Among 35 Steps communities, the prevalence of reported asthma ranged from 7.0% (95% CI = 4.3--9.7) in Santa Cruz County, Arizona, to 17.6% (95% CI = 15.2--20.0) in Philadelphia, Pennsylvania (Table 9). The Steps communities' median was 12.4%. The national BRFSS median was 12.6%; this median was exceeded by 18 Steps communities. Of persons with asthma who reported having had an episode of asthma or an asthma attack during the preceding 12 months, the prevalence of persons reporting having had no symptoms in the previous 30 days ranged from 15.4% (95% CI = 9.1--21.7) in Pueblo County, Colorado, to 40.3% (95% CI = 30.5--50) in St. Petersburg-Pinellas County, Florida. Among 10 communities, the median was 20.9% (Table 10).

Physical Activity Among Adults Aged >18 Years

Overall, the estimated prevalence among respondents aged >18 years who reported engaging in moderate physical activity for >30 minutes at least five times a week or who reported engaging in vigorous physical activity for >20 minutes at least three times a week ranged from 42.0% (95% CI = 38.7--45.3) in New Orleans, Louisiana, to 62.2% (95% CI = 59.0--65.3) in Jefferson County, New York (median: 51.1%) (Table 11). The nationwide 2005 BRFSS median was 49.1%; this median was exceeded by 22 Steps communities.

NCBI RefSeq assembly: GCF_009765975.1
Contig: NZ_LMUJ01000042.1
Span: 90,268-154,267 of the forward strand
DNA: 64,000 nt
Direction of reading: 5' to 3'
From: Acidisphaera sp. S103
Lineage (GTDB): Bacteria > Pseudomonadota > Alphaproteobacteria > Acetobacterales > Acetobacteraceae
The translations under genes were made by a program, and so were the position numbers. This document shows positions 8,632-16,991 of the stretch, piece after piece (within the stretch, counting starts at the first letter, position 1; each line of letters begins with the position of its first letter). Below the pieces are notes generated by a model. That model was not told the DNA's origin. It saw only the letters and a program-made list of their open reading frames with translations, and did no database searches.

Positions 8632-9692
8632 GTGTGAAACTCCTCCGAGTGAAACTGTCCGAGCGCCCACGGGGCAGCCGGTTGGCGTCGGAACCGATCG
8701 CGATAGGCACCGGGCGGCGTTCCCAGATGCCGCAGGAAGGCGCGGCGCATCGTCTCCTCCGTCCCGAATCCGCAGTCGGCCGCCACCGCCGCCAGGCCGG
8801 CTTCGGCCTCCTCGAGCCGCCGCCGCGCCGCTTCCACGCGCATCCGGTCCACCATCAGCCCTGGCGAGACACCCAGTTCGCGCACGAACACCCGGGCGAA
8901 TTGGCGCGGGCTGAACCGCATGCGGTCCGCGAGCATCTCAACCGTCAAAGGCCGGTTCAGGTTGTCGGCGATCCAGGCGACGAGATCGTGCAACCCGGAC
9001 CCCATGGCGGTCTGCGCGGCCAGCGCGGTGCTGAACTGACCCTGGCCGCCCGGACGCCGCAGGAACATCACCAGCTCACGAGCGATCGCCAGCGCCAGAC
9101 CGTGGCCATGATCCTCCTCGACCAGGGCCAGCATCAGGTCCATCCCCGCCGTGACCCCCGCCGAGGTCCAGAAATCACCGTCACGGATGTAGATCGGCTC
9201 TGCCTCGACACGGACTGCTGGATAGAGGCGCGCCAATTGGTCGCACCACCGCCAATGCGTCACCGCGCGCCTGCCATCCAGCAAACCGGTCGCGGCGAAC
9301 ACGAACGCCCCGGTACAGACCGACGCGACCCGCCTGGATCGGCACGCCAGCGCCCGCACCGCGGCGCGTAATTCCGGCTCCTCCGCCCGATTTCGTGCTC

Fruit and Vegetable Consumption Among Adults Aged >18 Years

Overall, the percentage of respondents aged >18 years who reported eating fruits and vegetables at least five times a day ranged from 15.6% (95% CI = 13.7--17.5) in Cherokee Nation, Oklahoma, to 30.3% (95% CI = 27.6--33.0) in Salinas-Monterey County, California (median: 24.9%) (Table 12). The nationwide 2005 BRFSS median of 23.2% was exceeded by 27 Steps communities.

Tobacco Use

Cigarette Smoking Among Adults Aged >18 Years

The estimated prevalence among respondents aged >18 years who reported having smoked at least 100 cigarettes in their lifetime and who were current smokers on every day or some days ranged from 11.0% (95% CI = 7.6--14.4) in Rochester-Olmstead County, Minnesota, to 39.7% (95% CI = 28.8--51.6) in Colville Confederated Tribes, Washington (median: 21.7%) (Table 13). The national 2005 BRFSS median was 20.6%; this median was exceeded by 24 Steps communities. The HP2010 objective (objective no. 27-1a) is to reduce the proportion of adults who smoke to 12.0%.

Tobacco Use Cessation Attempts by Smokers Aged >18 Years